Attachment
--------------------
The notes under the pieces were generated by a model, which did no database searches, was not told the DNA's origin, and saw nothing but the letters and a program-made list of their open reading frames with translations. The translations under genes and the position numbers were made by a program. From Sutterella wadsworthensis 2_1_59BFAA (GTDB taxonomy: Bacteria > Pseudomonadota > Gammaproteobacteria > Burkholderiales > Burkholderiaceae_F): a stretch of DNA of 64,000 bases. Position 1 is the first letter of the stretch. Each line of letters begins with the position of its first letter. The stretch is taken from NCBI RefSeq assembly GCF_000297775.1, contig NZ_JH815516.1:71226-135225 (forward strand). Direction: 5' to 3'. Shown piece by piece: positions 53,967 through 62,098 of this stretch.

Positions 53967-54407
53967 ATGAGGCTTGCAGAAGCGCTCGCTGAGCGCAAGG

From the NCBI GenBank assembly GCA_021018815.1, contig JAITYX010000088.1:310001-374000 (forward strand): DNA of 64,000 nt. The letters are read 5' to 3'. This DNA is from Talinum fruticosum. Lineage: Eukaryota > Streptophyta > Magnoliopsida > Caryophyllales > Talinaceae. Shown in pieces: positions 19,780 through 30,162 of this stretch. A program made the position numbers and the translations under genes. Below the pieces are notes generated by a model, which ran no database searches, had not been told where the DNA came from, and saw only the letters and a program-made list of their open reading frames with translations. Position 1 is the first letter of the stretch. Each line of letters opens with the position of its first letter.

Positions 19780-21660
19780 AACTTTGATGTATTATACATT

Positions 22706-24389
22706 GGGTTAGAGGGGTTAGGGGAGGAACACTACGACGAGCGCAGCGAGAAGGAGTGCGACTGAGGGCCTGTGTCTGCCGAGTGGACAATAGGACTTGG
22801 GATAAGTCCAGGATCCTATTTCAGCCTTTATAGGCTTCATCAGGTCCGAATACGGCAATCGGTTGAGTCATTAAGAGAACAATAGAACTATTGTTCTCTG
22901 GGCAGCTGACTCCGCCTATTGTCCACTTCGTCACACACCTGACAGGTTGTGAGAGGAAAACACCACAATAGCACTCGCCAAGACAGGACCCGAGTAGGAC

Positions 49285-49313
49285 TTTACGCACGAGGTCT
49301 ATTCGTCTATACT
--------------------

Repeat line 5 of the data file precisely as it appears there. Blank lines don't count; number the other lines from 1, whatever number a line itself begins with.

Positions 19780-21660